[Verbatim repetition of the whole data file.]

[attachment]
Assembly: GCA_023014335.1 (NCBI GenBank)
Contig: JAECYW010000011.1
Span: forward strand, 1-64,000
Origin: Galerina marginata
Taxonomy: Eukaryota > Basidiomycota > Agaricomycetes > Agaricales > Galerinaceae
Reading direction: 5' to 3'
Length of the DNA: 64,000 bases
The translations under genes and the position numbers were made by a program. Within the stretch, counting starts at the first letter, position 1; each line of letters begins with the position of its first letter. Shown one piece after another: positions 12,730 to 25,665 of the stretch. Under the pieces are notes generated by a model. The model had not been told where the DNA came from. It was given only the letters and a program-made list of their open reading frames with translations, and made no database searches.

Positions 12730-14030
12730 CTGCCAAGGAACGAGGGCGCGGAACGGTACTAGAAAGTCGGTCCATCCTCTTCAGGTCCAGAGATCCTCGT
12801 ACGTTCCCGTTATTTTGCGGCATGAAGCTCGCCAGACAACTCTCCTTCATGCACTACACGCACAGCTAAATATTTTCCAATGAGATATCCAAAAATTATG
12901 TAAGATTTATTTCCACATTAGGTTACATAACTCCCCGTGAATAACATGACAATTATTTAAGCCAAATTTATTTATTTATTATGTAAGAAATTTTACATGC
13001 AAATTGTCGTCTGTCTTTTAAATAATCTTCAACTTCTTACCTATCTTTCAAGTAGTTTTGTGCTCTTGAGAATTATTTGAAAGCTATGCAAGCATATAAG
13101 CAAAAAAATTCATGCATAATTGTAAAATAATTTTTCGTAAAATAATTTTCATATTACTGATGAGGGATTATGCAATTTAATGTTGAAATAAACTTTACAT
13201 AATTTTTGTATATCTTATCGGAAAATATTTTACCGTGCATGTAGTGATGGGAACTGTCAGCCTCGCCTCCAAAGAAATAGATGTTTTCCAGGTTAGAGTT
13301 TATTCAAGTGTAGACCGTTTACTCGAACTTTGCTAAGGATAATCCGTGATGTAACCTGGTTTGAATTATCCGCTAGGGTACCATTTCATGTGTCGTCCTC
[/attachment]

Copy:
Assembly: GCA_023014335.1 (NCBI GenBank)
Contig: JAECYW010000011.1
Span: forward strand, 1-64,000
Origin: Galerina marginata
Taxonomy: Eukaryota > Basidiomycota > Agaricomycetes > Agaricales > Galerinaceae
Reading direction: 5' to 3'
Length of the DNA: 64,000 bases
The translations under genes and the position numbers were made by a program. Within the stretch, counting starts at the first letter, position 1; each line of letters begins with the position of its first letter. Shown one piece after another: positions 12,730 to 25,665 of the stretch. Under the pieces are notes generated by a model. The model had not been told where the DNA came from. It was given only the letters and a program-made list of their open reading frames with translations, and made no database searches.

Positions 12730-14030
12730 CTGCCAAGGAACGAGGGCGCGGAACGGTACTAGAAAGTCGGTCCATCCTCTTCAGGTCCAGAGATCCTCGT
12801 ACGTTCCCGTTATTTTGCGGCATGAAGCTCGCCAGACAACTCTCCTTCATGCACTACACGCACAGCTAAATATTTTCCAATGAGATATCCAAAAATTATG
12901 TAAGATTTATTTCCACATTAGGTTACATAACTCCCCGTGAATAACATGACAATTATTTAAGCCAAATTTATTTATTTATTATGTAAGAAATTTTACATGC
13001 AAATTGTCGTCTGTCTTTTAAATAATCTTCAACTTCTTACCTATCTTTCAAGTAGTTTTGTGCTCTTGAGAATTATTTGAAAGCTATGCAAGCATATAAG
13101 CAAAAAAATTCATGCATAATTGTAAAATAATTTTTCGTAAAATAATTTTCATATTACTGATGAGGGATTATGCAATTTAATGTTGAAATAAACTTTACAT
13201 AATTTTTGTATATCTTATCGGAAAATATTTTACCGTGCATGTAGTGATGGGAACTGTCAGCCTCGCCTCCAAAGAAATAGATGTTTTCCAGGTTAGAGTT
13301 TATTCAAGTGTAGACCGTTTACTCGAACTTTGCTAAGGATAATCCGTGATGTAACCTGGTTTGAATTATCCGCTAGGGTACCATTTCATGTGTCGTCCTC